New native plant species discovered in 2021

Botanists in Ohio have had a fantastic year locating rare botanical gems.

Columbus, Ohio- The number of native plant species in Ohio has increased by five in 2021. The Division of Natural Areas and Preserves (DNAP) of the Ohio Department of Natural Resources (ODNR) has successfully located the most rare from the state last year.

“Discoveries of rare plants are exciting for the future conservation of our state,” said ODNR Director Mary Mertz. “It’s been another great year for our botanical community, as nature continues to surprise and inspire us.”
Botanists have found several new plant species native to Ohio, including:

  • Dodge Hawthorn (Crataegus dodgei) was found in Portage County.
  • Hairy-lipped fern (Myriopteris lanosa) was discovered in Lawrence County.
  • beautiful shad (Amelanchier amabilis) was discovered in Cuyahoga County.
  • Provancher’s fleabane (Eurasian philadelphicus var. provancheri) was found in Ottawa County.
  • Yellowish white blister (Utricularia ochroleuca) was discovered in Clark and Champaign counties.

Myriopteris lanosa

“Finding new species and populations of rare plants is not only rewarding for discoverers and exciting for the botanical community, it is of crucial importance for their protection,” said ODNR’s Chief Botanist, Rick Gardner. “This gives us the opportunity to investigate, monitor and target efforts to protect them and ensures a more accurate understanding of the status of the species as a whole.”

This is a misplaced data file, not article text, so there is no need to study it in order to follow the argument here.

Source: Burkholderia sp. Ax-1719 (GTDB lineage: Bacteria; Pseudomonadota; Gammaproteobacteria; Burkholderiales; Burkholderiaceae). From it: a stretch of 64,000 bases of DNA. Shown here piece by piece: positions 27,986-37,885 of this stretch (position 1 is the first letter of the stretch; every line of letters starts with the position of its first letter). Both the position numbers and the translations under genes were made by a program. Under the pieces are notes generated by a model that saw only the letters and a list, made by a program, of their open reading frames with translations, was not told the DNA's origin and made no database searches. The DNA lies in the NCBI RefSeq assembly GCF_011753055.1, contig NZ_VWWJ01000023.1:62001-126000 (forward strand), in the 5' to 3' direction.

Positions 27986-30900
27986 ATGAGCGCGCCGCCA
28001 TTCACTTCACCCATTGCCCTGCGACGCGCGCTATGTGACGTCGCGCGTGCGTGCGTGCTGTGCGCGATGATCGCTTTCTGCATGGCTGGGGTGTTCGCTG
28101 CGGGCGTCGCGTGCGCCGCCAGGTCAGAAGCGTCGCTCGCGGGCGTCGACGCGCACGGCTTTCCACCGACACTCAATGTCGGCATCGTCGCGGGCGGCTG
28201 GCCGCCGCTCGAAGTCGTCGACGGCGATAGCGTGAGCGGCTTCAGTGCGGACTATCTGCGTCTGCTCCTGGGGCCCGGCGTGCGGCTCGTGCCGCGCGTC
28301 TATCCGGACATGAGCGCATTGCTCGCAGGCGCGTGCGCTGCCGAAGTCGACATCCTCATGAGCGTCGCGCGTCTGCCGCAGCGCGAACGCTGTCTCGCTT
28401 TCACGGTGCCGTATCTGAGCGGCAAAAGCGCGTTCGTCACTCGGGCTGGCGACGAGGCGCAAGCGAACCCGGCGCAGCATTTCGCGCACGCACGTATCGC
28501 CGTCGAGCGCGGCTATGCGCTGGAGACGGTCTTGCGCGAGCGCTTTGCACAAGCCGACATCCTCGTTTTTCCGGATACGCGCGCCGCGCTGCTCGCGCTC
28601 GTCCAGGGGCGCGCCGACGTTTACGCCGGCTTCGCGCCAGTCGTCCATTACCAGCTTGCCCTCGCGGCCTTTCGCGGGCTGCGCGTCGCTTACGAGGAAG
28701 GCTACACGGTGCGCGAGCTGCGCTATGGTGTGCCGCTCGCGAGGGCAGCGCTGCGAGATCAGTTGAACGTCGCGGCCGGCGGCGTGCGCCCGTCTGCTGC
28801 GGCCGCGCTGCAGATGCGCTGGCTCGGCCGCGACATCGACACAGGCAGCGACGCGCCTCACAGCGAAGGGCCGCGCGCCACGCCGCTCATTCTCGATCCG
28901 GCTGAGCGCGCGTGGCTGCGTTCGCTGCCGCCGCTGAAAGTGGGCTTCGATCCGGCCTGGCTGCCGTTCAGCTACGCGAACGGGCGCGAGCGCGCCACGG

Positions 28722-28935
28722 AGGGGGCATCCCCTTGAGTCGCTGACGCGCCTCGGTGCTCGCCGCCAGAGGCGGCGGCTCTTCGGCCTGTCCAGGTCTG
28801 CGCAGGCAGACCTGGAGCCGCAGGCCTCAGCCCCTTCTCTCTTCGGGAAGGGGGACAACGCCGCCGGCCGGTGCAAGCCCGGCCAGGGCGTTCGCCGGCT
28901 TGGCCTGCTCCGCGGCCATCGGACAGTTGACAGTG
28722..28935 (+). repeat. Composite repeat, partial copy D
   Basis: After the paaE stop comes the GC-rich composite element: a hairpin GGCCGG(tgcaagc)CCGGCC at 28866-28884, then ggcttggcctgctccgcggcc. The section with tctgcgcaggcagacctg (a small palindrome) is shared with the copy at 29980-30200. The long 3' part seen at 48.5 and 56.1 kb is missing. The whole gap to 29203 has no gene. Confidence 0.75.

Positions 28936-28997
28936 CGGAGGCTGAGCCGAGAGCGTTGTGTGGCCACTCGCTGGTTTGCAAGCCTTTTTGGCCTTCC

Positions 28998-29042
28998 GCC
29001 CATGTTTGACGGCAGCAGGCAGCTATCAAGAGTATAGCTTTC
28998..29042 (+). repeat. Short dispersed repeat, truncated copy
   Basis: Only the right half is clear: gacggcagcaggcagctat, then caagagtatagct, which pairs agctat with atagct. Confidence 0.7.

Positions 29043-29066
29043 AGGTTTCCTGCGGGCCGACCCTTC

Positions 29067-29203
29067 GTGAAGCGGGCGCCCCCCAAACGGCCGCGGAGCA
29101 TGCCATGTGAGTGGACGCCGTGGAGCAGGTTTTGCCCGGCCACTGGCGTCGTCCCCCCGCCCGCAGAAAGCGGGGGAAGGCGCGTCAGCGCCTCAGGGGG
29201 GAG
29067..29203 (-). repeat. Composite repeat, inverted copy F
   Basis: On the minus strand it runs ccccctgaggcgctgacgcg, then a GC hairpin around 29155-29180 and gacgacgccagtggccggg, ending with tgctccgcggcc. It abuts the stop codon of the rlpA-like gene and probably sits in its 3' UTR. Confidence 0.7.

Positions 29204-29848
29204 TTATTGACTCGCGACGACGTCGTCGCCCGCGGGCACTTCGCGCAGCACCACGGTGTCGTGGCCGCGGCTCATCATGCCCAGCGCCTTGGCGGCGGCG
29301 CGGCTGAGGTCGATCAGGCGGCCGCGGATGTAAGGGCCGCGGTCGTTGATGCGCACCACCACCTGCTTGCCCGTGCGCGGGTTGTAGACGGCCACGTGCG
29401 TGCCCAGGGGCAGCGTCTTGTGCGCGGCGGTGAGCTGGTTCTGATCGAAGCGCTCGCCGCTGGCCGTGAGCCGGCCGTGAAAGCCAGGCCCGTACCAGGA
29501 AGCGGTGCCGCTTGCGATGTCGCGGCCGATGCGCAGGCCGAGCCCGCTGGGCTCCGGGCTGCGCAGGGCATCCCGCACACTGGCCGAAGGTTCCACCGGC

In addition to new native plants, botanists have found a plant presumed extinct in 2021, tortilla moss (Tilted Tortella) in Ottawa County. He was last seen in the 1990s.

Tilted Tortella

Other notable finds included more than a dozen endangered species, such as Coville’s scorpion (Phacelia colvillei), small-flowered scorpion (Phacelia dubia), primrose-leaved violet (Viola primulifolia), mugwort water plantain (Ranunculus ambigens) and spiny sedge (Echinata sedge).
These startling discoveries show that there are still important discoveries to be made in Ohio’s landscapes and natural communities. For more information on Ohio’s rare plants, click here.

The Division of Natural Areas and Preserves administers the Ohio Rare Plant List which currently contains over 600 species. Ohioans can donate all or part of their state income tax returns to support DNAP’s efforts in inventorying and monitoring these rare plants, as well as improving and restoring them. of their habitats. For more information on how to donate, visit the ODNR website.

Contributions may also be made year-round by check mailed to the Natural Areas and Preserves Division of the ODNR, 2045 Morse Road, Building H-3, Columbus, OH 43229.

The ODNR ensures a balance between the rational use and the protection of our natural resources for the benefit of all. Visit the ODNR website at ohiodnr.gov.

Amelanchier amabilis

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